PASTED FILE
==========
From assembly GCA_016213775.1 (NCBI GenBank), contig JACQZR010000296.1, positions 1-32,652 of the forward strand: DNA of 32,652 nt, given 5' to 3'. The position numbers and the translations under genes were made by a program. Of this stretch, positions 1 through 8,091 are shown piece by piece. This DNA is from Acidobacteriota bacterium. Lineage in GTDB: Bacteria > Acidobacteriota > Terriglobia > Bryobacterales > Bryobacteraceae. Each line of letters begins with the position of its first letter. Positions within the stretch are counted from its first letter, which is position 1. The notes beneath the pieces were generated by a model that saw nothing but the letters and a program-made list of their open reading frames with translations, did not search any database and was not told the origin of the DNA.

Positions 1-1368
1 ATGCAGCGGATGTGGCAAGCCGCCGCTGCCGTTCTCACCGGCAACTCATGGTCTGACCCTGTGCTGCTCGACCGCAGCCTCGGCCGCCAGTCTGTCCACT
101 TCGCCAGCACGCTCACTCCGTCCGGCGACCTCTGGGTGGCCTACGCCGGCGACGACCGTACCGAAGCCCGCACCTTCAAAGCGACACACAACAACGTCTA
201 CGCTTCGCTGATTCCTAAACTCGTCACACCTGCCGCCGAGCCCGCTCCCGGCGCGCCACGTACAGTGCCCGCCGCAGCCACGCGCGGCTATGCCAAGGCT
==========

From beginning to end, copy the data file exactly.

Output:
From assembly GCA_016213775.1 (NCBI GenBank), contig JACQZR010000296.1, positions 1-32,652 of the forward strand: DNA of 32,652 nt, given 5' to 3'. The position numbers and the translations under genes were made by a program. Of this stretch, positions 1 through 8,091 are shown piece by piece. This DNA is from Acidobacteriota bacterium. Lineage in GTDB: Bacteria > Acidobacteriota > Terriglobia > Bryobacterales > Bryobacteraceae. Each line of letters begins with the position of its first letter. Positions within the stretch are counted from its first letter, which is position 1. The notes beneath the pieces were generated by a model that saw nothing but the letters and a program-made list of their open reading frames with translations, did not search any database and was not told the origin of the DNA.

Positions 1-1368
1 ATGCAGCGGATGTGGCAAGCCGCCGCTGCCGTTCTCACCGGCAACTCATGGTCTGACCCTGTGCTGCTCGACCGCAGCCTCGGCCGCCAGTCTGTCCACT
101 TCGCCAGCACGCTCACTCCGTCCGGCGACCTCTGGGTGGCCTACGCCGGCGACGACCGTACCGAAGCCCGCACCTTCAAAGCGACACACAACAACGTCTA
201 CGCTTCGCTGATTCCTAAACTCGTCACACCTGCCGCCGAGCCCGCTCCCGGCGCGCCACGTACAGTGCCCGCCGCAGCCACGCGCGGCTATGCCAAGGCT